I frankly find both arguments to be ridiculous; and I should go on record as saying that I, like many of those who support Proposition 8, am a Bible-believing Christian who believes that Mormonism is a cult, at least in the doctrinal sense.

Let's look at the first argument. I don't know how many of the people supporting Proposition 8 are Mormons, and I frankly don't care. The logical fallacy known as "argumentum ad hominem" is embodied in the notion that an idea is inherently wrong if it is believed or supported by people who happen to be wrong about other things.

I could never be a Mormon because I came to the conclusion years ago that their beliefs were heretical (and unsupported by the historical evidence), even apart from the whole polygamy thing. But that doesn't mean that I think that Mormons are incapable of speaking the truth about anything! For example, I suspect that most Mormons, who are even more opposed to intoxicating substances than most fundamentalist Christian churches, would strongly support legislation designed to inhibit people from driving drunk. Does that mean that we should oppose such legislation? Of course not! Drunken driving is a public scourge which has needlessly taken many human lives, so I welcome any allies in the battle against such driving, even if they aren't believers in God at all. One can find common ground with people even when one strongly disagrees with them about other things.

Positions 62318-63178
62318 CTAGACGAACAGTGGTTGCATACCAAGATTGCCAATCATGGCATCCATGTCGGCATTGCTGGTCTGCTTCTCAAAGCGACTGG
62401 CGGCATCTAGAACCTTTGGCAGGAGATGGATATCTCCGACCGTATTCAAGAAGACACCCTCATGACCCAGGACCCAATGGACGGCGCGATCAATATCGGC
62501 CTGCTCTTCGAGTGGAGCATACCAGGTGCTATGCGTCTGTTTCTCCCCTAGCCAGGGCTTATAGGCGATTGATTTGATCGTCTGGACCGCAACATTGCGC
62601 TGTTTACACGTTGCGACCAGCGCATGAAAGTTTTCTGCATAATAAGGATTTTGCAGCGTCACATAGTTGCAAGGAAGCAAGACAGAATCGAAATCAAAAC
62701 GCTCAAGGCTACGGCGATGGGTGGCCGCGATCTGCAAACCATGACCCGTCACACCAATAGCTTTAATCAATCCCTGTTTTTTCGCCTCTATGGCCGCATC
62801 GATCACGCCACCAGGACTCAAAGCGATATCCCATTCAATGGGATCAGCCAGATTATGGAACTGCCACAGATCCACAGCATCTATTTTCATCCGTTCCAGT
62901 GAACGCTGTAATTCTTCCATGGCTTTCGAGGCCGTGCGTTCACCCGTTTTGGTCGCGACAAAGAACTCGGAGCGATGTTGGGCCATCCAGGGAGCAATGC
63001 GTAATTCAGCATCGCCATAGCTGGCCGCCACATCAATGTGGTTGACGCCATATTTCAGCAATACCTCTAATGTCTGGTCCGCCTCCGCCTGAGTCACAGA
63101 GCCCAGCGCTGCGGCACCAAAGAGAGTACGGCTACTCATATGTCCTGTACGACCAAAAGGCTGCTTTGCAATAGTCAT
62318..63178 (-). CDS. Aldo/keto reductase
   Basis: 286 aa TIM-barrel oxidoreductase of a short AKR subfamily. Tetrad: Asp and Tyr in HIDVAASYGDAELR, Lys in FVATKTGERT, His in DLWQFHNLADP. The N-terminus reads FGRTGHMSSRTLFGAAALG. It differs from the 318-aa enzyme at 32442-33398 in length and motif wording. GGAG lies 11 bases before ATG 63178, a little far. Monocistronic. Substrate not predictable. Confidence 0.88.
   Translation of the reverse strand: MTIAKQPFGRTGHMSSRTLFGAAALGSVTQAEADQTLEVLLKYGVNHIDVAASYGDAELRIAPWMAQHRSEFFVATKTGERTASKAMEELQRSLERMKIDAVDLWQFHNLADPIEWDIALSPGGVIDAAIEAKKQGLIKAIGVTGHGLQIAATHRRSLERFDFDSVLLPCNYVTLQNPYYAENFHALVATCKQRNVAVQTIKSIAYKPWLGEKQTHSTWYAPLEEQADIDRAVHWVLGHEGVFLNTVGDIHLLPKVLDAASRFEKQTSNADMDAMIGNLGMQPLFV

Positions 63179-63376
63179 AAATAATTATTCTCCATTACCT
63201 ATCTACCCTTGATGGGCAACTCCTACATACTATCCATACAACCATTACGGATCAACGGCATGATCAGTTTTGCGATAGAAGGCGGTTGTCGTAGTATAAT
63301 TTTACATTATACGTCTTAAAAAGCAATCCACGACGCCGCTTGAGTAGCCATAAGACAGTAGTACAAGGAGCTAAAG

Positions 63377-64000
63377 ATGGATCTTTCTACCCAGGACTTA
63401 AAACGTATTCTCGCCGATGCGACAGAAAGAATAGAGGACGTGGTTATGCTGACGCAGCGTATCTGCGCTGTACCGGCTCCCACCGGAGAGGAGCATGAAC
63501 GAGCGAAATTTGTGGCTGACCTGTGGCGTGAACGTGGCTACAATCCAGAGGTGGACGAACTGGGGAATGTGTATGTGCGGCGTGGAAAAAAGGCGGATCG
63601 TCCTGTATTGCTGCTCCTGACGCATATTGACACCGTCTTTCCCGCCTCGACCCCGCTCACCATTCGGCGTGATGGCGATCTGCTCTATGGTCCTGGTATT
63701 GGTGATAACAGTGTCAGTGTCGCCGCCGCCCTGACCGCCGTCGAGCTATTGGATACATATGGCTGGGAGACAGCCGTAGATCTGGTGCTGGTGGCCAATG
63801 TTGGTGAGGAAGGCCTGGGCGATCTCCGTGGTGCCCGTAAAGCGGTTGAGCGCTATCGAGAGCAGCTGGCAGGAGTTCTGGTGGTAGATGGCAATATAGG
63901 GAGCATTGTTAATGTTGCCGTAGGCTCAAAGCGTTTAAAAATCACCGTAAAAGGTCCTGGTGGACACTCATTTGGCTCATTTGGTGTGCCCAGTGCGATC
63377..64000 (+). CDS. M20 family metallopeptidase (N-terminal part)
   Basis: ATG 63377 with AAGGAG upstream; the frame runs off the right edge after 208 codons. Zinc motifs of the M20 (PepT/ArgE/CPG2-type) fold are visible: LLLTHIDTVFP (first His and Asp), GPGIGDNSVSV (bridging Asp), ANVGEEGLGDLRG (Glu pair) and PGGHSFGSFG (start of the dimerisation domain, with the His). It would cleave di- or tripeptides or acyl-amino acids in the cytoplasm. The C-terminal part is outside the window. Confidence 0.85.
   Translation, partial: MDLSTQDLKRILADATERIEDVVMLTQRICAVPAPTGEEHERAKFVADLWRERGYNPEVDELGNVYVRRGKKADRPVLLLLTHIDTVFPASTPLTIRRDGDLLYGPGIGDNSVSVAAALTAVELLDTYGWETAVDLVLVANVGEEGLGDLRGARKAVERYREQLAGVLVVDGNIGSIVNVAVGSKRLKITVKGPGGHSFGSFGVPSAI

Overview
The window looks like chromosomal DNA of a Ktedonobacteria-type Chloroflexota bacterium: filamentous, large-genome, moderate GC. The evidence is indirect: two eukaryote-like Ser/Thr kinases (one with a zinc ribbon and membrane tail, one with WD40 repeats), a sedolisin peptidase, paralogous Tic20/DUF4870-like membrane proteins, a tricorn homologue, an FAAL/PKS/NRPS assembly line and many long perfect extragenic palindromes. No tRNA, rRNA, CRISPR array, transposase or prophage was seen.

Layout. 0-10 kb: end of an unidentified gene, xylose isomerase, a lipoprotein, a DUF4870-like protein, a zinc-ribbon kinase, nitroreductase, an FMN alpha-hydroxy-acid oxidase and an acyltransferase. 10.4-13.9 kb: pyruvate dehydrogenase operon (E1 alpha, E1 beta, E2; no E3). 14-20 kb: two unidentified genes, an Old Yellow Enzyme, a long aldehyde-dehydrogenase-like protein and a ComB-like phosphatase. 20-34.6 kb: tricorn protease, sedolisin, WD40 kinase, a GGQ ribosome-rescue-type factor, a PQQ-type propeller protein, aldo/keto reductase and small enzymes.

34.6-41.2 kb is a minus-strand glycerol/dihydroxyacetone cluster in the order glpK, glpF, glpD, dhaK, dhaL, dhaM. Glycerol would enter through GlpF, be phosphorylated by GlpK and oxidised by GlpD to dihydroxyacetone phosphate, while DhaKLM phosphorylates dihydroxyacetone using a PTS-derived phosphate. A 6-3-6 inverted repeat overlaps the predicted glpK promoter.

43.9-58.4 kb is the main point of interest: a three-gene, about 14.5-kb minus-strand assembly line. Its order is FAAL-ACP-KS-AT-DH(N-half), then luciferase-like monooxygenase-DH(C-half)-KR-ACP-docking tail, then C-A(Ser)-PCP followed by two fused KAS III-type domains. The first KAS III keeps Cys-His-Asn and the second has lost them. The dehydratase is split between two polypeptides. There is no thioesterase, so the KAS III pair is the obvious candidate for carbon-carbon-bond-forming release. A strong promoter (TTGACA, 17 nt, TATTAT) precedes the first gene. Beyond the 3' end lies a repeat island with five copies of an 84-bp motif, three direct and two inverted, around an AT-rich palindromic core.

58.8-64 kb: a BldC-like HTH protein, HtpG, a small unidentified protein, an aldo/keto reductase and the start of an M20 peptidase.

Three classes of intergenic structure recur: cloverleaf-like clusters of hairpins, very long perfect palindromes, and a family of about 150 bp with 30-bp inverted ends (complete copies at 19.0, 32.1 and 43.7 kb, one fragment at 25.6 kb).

If an unrepentant mass murderer said to me, "You know, I really think that people ought to bathe at least once a week," I'd say to him, "You know, I have to agree with you about that, even though I think that you, in general, are a real scumbag who ought to remain in prison for the rest of your life." A good idea is a good idea, regardless of its source.

The second argument against Proposition 8 is just as fallacious as the first one. First, it says "a man" and "a woman" ... not "one or more men or women". What part of "a" do you not understand, Reuven? It's a singular word which obviously precludes the possibility that it might be taken to refer to multiple men or multiple women.